President Donald Trump was officially impeached by the House of Representatives this month, on the grounds of abuse of power and obstruction of Congress. But we won't know what will come of those votes until after Speaker Nancy Pelosi (D-CA) sends the articles of impeachment to the Senate — and the Congresswoman seems to be holding on to them for the time being. And now it seems that the more Trump rails against Pelosi and what he claims is a "scam impeachment," and the more other Republicans rush to support him, the more the cracks are beginning to show.
Key to that defense right now is Senate Majority Leader Mitch McConnell, who on December 19 told Fox News, “Everything I do during this [process], I’m coordinating with the White House counsel. There will be no difference between the president’s position and our position as to how to handle this to the extent that we can.”
The Senate doesn't determine whether or not the president is impeached — the House has already done that, and it's up to the Senate to decide whether or not the President will be removed from office, or acquitted of the charges against him, which they do during a trial where Senators act as jury. (Both Andrew Johnson and Bill Clinton were acquitted in their impeachment trials, the former because the vote fell just short of the two-thirds supermajority necessary for removal.) So for McConnell to say that he's working with the White House suggests that the upcoming trial might be skewed — after all, how fair is a trial when one or more members of the jury is openly taking cues from the defendant's team?
Those comments have now sounded alarm bells for at least one Republican senator: Lisa Murkowski (AK), who told local NBC affiliate KTUU, "In fairness, when I heard that, I was disturbed."
Murkowski is known as a moderate Republican, and was the only Republican to oppose Brett Kavanaugh's confirmation as a Supreme Court Justice in 2018. She's also sticking to what she believes is a fundamental need to be impartial throughout the trial, which she says "means that we have to take that step back from being hand in glove with the defense."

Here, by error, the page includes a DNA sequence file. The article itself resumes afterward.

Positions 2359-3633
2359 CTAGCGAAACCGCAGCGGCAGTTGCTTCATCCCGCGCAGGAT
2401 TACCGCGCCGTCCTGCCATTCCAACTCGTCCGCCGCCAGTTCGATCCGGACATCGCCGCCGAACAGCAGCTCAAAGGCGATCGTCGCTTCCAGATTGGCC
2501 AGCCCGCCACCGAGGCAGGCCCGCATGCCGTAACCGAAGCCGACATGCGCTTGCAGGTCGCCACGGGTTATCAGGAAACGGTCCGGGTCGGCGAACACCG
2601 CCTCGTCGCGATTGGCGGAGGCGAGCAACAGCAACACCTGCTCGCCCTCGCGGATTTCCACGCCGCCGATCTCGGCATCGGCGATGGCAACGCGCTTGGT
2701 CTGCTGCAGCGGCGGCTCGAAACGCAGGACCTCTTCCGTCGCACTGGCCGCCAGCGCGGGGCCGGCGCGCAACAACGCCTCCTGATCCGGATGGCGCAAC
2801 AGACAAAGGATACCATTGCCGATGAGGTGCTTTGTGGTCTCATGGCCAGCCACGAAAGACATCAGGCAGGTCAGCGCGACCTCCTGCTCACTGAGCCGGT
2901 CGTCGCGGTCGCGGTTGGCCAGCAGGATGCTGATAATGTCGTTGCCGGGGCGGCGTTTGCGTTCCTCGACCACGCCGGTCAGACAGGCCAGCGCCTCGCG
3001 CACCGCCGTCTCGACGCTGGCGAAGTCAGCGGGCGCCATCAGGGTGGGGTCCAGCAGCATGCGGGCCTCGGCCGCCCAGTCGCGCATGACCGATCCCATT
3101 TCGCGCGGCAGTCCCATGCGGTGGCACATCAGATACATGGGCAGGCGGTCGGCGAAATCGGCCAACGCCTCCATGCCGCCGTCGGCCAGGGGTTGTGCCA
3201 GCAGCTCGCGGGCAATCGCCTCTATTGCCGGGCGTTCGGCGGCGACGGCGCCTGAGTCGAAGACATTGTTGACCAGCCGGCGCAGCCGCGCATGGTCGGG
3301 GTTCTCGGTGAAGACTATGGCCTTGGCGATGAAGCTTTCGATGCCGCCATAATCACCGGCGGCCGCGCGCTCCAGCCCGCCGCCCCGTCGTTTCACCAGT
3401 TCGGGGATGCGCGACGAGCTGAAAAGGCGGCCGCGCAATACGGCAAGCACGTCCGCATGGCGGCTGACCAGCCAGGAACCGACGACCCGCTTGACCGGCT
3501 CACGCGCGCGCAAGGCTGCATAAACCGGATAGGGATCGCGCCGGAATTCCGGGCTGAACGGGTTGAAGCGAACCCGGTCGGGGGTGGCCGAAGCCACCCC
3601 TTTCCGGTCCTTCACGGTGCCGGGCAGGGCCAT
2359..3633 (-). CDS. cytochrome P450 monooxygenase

"I heard what leader McConnell had said — I happened to think that that has further confused the process," she added.
That isn't to say that we know how Murkowski will vote when it's time for the Senate to cast their votes and potentially end Trump's presidency. "For me to prejudge and say there’s nothing there or on the other hand, he should be impeached yesterday, that’s wrong, in my view, that’s wrong," she said. She also said she disagrees with how House Democrats, led by Pelosi, pushed impeachment through.
"Speaker Pelosi was very clear, very direct that her goal was to get this done before Christmas," she added, noting that she would have preferred the House force John Bolton, former national security adviser, and White House Chief of Staff Mick Mulvaney to testify; both ignored the House's subpoena and did not testify after the White House directed them not to. (That directive to Mulvaney specifically was cited in the articles of impeachment, adding further ground to Democrats' claims that Trump acted improperly.) "How we [the Senate] will deal with witnesses," Murkowski said, "remains to be seen."
The Republican party currently holds a majority presence in the Senate, with 53 seats to Democrats' 47. There are plenty of ways the Senate's vote could go, but the most straightforward would still require every Democrat, and 20 more Republicans, to vote in favor of removal.